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Purpose: The purpose of this study was to compare muscular fitness, anthropometric, and cardiorespiratory fitness outcomes between personalized, adaptive resistance training (ARX) and traditional moderate-intensity resistance exercise (MI-RE). Methods: Apparently healthy men and women (N=45) who reported no resistance training within the previous six months were randomized to a non-exercise control group or one of two resistance exercise training treatment groups (MI-RE or ARX). Measurements of all primary (muscular fitness) and secondary (anthropometric and cardiorespiratory) outcomes were obtained both before and after the 12wk resistance training intervention. Additionally, measures of the primary outcome variable (muscular fitness) were also obtained at the 6wk midpoint. Muscular fitness was assessed by one-repetition maximum (1RM) and five-repetition maximum (5RM) testing for 10 different resistance training exercises. Results: Percentage body fat and cardiorespiratory fitness (VO2max) improved significantly (p < 0.05) following 12wk resistance training in both groups; however, these improvements were more pronounced (p < 0.05) in the ARX group. Furthermore, similar findings were also observed for changes in weight and waist circumference across the 12wk intervention with both MI-RE and ARX groups showing favorable reductions, with the ARX group exhibiting superior changes. At 6wk (i.e., midpoint) and 12wk, all 1RM and 5RM measures for all resistance exercises, were significantly greater (p < 0.05) relative to the control group. In the ARX treatment group, the baseline to 12wk ∆ in all 1RM and 5RM measures were significantly greater (p < 0.05) to those in the control and MI-RE treatment group, with the exception (p > 0.05) of the MI-RE baseline to 12wk ∆ in leg press 5RM, tricep extension 1RM and 5RM, and bicep curl 5RM. Conclusion: The tremendous potential for different modalities of evidence-based exercise programming to enhance training efficacy warrants ongoing scientific inquiry. Given that 'lack of time' is the most often cited reason for not exercising regularly, this study aimed to provide preliminary evidence that extended application of the reduced exertion high intensity training (REHIT) paradigm from aerobic to resistance exercise using technology in the form of the ARX, which permitted personalized, effective, and safe programming. Collectively, these findings have the potential to provide exercise professionals with another important training paradigm to assist individuals with achieving their health and fitness goals.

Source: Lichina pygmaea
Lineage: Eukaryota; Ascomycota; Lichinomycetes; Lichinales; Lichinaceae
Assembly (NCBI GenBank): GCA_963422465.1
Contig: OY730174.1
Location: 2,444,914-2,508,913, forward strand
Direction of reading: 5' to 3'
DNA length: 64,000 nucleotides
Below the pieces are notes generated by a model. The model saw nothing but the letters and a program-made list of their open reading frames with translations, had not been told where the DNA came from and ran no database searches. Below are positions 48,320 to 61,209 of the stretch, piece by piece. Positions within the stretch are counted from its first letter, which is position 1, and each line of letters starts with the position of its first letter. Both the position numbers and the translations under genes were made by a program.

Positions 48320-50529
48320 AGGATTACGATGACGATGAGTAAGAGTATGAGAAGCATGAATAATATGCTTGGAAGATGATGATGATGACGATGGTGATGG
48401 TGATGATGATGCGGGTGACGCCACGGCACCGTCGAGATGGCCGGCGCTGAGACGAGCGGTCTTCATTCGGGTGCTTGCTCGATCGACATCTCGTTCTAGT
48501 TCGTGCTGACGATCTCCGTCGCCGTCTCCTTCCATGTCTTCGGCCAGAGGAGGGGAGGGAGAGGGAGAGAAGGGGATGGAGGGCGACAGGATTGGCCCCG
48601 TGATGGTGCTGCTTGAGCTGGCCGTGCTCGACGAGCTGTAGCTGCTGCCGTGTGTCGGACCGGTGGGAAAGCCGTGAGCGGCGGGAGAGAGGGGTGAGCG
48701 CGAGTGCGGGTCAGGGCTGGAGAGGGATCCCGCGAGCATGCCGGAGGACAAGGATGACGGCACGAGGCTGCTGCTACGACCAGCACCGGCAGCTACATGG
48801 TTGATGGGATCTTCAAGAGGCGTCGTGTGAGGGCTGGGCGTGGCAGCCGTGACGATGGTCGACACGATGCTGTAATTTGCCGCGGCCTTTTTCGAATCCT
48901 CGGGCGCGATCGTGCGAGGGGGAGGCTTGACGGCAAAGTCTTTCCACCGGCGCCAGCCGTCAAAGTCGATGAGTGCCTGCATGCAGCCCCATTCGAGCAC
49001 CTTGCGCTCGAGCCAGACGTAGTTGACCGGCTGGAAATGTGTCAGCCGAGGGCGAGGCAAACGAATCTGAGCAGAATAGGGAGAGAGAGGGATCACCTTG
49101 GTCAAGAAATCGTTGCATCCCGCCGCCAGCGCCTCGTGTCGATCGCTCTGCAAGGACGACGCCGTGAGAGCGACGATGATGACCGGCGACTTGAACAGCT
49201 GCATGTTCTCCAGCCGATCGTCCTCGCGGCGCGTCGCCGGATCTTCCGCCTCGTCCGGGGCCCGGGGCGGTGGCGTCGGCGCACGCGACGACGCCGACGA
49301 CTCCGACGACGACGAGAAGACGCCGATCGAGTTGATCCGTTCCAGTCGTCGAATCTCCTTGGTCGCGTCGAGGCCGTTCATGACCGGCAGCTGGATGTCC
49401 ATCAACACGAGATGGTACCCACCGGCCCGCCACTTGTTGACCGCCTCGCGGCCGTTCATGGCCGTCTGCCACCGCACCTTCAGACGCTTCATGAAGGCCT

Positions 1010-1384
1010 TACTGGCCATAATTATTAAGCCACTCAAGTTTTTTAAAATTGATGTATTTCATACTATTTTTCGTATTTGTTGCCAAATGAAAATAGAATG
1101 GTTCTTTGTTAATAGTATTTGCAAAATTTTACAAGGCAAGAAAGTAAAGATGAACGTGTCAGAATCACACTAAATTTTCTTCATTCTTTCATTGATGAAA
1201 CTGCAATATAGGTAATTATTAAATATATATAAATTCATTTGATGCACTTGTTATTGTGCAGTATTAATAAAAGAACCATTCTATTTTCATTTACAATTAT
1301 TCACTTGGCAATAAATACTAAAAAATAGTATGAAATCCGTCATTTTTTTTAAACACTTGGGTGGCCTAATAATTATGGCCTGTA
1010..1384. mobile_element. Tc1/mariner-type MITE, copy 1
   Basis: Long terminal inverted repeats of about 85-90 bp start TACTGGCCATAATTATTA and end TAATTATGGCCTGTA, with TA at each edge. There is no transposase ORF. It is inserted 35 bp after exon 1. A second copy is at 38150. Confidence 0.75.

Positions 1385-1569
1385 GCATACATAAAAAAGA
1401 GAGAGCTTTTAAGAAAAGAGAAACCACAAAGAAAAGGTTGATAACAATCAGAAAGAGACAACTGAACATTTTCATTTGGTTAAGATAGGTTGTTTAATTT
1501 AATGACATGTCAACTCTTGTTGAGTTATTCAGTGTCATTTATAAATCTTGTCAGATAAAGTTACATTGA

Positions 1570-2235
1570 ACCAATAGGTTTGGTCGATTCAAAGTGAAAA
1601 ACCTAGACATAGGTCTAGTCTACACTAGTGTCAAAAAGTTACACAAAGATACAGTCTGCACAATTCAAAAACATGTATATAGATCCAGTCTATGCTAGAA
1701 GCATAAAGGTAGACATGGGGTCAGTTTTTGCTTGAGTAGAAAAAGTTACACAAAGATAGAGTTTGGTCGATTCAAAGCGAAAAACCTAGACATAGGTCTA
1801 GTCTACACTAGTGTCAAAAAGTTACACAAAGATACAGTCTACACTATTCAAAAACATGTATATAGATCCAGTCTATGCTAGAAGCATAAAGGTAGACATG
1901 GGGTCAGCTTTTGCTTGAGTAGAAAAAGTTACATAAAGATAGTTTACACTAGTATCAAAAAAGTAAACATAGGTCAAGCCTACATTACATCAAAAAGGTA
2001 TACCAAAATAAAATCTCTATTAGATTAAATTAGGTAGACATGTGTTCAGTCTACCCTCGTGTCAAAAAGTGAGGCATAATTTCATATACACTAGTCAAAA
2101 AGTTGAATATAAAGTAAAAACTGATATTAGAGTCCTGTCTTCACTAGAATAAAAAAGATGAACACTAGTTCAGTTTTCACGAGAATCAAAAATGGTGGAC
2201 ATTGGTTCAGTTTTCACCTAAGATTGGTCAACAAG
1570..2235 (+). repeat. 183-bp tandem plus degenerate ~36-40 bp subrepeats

... Interestingly, this same study also demonstrated increased fat oxidation at 30-min post-exercise in the women who consumed the supplement pre-training. Another study by Wingfield and colleagues [126], may offer insight into this increased fat oxidation as they showed that pre-exercise protein ingestion increased REE and decreased RER at both 30-and 60-min following exercise compared to isocaloric CHO consumption. This study also assessed exercise modality and found that high intensity interval training (HIIT) yielded the greatest increase in REE and decrease in RER post-exercise, suggesting that a combination of preexercise protein consumption coupled with HIIT may have benefits for body composition and weight reduction in women. ...